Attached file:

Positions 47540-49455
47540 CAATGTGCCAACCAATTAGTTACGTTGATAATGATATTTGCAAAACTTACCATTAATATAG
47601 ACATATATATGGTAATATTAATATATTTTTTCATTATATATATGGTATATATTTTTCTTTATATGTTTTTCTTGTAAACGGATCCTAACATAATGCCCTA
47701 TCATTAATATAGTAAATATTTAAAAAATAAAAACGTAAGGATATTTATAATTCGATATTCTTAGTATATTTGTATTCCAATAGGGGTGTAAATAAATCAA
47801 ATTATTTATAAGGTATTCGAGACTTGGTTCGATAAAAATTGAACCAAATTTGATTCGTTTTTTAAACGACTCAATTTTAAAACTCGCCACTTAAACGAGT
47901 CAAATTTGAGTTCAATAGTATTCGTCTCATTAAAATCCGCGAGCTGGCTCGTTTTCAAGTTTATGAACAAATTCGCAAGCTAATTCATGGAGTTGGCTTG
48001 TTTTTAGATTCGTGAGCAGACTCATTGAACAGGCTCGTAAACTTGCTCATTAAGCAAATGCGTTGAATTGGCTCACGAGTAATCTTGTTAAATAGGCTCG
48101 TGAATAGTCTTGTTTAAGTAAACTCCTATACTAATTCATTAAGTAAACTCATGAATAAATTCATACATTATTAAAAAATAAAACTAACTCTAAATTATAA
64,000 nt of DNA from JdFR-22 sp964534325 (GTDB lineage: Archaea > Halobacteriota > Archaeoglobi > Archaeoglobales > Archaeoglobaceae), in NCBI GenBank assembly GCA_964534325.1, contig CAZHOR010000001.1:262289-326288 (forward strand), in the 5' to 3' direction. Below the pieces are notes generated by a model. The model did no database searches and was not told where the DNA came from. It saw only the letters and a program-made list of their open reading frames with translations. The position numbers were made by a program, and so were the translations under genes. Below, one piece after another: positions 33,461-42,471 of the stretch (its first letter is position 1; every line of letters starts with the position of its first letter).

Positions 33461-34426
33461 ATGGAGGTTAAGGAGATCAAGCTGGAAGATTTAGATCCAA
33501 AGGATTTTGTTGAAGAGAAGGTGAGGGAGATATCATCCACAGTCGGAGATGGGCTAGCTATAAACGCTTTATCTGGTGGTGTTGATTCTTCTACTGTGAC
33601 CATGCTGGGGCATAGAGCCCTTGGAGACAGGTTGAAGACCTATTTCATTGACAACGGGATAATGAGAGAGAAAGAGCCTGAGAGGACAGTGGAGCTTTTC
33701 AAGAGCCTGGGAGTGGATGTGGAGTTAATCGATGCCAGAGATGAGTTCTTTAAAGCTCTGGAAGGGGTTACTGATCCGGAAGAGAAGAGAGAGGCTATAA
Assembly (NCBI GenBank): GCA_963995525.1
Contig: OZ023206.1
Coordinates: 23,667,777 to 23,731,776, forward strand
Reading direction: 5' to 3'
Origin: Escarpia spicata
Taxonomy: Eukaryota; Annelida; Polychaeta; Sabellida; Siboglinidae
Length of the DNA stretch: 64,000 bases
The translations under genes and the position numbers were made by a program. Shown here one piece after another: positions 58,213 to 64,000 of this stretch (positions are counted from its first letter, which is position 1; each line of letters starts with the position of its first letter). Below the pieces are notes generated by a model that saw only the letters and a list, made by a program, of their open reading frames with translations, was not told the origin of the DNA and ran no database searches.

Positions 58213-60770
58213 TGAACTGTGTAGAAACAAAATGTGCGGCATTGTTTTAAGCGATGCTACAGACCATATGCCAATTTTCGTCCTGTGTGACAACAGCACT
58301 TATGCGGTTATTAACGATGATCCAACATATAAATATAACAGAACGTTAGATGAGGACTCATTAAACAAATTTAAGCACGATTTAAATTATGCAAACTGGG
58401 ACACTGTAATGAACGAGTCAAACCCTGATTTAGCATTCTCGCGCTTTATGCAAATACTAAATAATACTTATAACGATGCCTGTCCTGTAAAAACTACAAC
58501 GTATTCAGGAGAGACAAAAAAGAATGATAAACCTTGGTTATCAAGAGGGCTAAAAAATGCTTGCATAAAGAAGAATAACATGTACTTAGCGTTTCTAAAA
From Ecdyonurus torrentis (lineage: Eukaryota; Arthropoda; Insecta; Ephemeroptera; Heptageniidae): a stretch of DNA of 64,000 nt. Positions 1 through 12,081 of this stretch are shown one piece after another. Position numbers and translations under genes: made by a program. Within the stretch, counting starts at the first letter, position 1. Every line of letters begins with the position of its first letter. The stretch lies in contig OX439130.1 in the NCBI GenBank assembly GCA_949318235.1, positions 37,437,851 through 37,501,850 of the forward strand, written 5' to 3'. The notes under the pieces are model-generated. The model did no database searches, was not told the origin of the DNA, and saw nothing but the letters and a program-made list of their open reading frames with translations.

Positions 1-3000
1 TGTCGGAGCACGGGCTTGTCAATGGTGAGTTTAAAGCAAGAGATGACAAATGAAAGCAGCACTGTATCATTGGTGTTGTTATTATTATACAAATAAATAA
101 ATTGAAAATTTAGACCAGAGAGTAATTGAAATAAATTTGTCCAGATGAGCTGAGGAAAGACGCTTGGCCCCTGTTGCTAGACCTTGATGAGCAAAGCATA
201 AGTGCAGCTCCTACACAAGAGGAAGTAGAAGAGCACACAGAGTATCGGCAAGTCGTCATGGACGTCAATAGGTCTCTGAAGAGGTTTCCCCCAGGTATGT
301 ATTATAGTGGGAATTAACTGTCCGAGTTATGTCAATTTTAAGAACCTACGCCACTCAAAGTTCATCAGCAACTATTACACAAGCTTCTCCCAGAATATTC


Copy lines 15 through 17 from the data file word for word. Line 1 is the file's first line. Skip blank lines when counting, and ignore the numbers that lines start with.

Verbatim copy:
Assembly (NCBI GenBank): GCA_963995525.1
Contig: OZ023206.1
Coordinates: 23,667,777 to 23,731,776, forward strand